Reviewed by GREG KING
Directors: Brenda Chapman, Mark Andrews and Steve Purcell
Stars: voices of Kelly MacDonald, Billy Connelly, Emma Thompson, Kevin McKidd, Julie Walters, Robbie Coltrane, Craig Ferguson, John Ratzenberger.
Brave is the second film to hit cinemas this week featuring a feisty stubborn heroine.
With its previous animated films, Pixar has set the bar high, so it was almost inevitable that they would fall short of expectations sooner or later. And unfortunately Brave is not quite up to the standards of the studio’s best output including Toy Story, The Incredibles and Wall.E. Storytelling has always been Pixar’s strong suit, along with its groundbreaking digital animation and production design.
While the animation is as brilliant as ever, Brave is let down by the story, which is rather conventional and lacks the sophisticated touches of their other films. And its moral messages about teenage rebellion, parents trusting in their children, children obeying their parents, and a warning about being careful what you wish for, are earnestly delivered.
The film is set in the Scottish highlands in the Middle Ages. Merida (voiced by Kelly MacDonald) is the tomboyish daughter of King Fergus (Billy Connelly) and Queen Elinor (Emma Thompson). She is being forced into a marriage, and has to choose a suitor from three rival clans – the Mackintoshes, the Dingwalls, and the MacGuffins. But the strong willed and headstrong Merida would much rather shoot arrows and go hunting in the forest, which leads to arguments with her mother. Merida wants nothing more than to control her own fate, and has little time for the ladylike pursuits and royal duties.
After one heated argument, Merida storms out of the castle and rides off into the forest. There she spots a will o’ the wisp, and follows it to a cabin in the woods. There an old hag (voiced by Julie Walters) offers her a chance to follow her own dream and gives her a special potion that will change her mother and her ideas about marriage. But, as usual in these films, it comes at a price.
As a result of her wish, her mother is transformed – into a bear of all things. This has a special resonance, as Fergus lost a leg to a huge rampaging bear many years ago. It also leads to some wonderfully slapstick moments that will delight younger audiences. However, the fight scene between two bears may be a bit too scary for younger kids. Merida spends the rest of the film desperately trying to reverse the spell and reconcile with her mother.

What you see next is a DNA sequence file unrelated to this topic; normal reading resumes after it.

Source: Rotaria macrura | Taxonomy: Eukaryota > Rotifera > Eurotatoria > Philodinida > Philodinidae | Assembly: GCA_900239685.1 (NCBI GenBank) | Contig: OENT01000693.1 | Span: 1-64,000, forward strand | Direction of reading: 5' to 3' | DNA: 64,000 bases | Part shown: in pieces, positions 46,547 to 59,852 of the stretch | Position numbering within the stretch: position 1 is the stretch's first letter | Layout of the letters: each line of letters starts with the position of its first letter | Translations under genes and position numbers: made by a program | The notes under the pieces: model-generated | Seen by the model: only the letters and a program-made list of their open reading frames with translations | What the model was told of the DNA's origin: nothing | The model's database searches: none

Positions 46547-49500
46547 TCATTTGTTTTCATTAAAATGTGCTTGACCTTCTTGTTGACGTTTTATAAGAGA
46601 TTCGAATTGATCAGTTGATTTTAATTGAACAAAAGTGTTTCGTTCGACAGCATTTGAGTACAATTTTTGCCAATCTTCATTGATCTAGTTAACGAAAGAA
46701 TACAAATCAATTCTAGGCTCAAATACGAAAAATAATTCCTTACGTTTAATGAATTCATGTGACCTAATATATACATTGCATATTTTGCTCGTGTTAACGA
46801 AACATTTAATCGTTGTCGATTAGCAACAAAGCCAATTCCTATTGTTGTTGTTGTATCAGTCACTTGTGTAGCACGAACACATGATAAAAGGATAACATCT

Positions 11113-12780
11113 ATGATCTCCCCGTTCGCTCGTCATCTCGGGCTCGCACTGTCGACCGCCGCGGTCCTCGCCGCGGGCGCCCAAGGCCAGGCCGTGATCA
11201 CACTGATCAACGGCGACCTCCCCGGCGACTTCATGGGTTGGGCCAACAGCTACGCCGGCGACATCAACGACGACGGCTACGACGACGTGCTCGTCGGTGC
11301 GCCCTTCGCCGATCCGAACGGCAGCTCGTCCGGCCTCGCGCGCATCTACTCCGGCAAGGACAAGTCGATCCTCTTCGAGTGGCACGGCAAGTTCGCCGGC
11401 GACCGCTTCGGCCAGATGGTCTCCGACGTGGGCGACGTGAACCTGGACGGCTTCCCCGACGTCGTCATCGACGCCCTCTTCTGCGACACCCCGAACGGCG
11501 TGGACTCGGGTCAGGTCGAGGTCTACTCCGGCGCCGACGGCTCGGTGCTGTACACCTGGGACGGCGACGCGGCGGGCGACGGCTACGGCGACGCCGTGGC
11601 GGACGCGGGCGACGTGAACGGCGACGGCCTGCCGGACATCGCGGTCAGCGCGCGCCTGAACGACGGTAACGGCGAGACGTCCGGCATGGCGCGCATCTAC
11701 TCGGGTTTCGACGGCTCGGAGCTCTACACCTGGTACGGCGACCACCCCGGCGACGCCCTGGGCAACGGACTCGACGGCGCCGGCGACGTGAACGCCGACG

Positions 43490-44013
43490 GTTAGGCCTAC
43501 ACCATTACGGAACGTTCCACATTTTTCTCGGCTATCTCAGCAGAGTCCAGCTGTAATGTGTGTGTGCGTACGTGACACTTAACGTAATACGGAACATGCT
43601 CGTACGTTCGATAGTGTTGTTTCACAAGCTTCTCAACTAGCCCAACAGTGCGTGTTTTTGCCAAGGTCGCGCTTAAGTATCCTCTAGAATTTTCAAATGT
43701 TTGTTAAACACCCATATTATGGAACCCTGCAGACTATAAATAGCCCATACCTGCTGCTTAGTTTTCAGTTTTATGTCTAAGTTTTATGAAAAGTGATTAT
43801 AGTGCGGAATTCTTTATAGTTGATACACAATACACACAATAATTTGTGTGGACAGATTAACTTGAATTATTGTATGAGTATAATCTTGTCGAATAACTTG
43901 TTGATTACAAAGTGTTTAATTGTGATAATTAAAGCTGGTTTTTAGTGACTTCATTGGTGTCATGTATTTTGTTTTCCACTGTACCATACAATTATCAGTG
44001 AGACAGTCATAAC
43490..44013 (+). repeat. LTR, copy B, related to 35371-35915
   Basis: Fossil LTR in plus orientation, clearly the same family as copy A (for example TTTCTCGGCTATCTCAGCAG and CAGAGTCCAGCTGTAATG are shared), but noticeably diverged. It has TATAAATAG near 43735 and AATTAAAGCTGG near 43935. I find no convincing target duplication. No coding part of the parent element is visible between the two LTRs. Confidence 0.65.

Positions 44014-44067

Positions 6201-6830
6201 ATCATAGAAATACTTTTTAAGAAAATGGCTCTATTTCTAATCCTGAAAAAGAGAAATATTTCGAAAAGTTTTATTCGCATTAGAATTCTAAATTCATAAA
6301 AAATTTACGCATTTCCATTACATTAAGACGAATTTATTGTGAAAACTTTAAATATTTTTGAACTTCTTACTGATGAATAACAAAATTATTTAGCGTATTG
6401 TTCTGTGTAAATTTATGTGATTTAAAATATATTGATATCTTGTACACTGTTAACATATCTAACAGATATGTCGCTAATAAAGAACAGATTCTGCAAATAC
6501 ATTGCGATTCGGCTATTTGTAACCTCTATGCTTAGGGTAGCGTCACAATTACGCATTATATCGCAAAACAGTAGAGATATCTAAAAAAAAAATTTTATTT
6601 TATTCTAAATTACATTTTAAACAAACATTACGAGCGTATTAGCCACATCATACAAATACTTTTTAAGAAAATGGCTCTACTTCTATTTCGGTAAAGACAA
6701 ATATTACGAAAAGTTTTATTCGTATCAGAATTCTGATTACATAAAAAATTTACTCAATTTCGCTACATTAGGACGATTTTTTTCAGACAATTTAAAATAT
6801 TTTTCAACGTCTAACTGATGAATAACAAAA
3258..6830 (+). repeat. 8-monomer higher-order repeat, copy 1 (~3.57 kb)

Brave is the first Pixar film to feature a female protagonist, although there is enough humour and action to appeal to younger male audiences as well. Merida’s three mischievous little brothers also add some further touches of humour. Handy with a bow and arrow, Merida is a strong independent heroine along the lines of The Hunger Games’s Katniss Everdeen. MacDonald (from Boardwalk Empire, etc) brings a strong feisty quality to her performance as the independent minded Merida.
Brave is also notable for being the first Pixar film directed by a woman, although the experiment didn’t end happily. Director Brenda Chapman (The Prince Of Egypt) was replaced during the production by Mark Andrews and Steve Purcell, which accounts for the uneven tone of the film. The animation is as detailed as usual, and the attention to detail is first class. The rugged Scottish highlands come alive. And Merida’s flaming red locks are also brilliantly animated. The film also comes in a 3D version, although the colours and visuals seem brighter and more vibrant in the traditional 2D format.
The strong vocal cast also includes Robbie Coltrane, Craig Ferguson, Kevin McKidd and Pixar regular John Ratzenberger. Billy Connelly has fun and revels in the role of the gruff and boisterous Fergus.
Brave is reminiscent more of the bland output from Disney and Dreamworks rather than the excellent animated films from Pixar. During its cinema run, Brave is accompanied by the clever short animated film La Luna, a delightful little coming of age tale from Enrico Casarosa.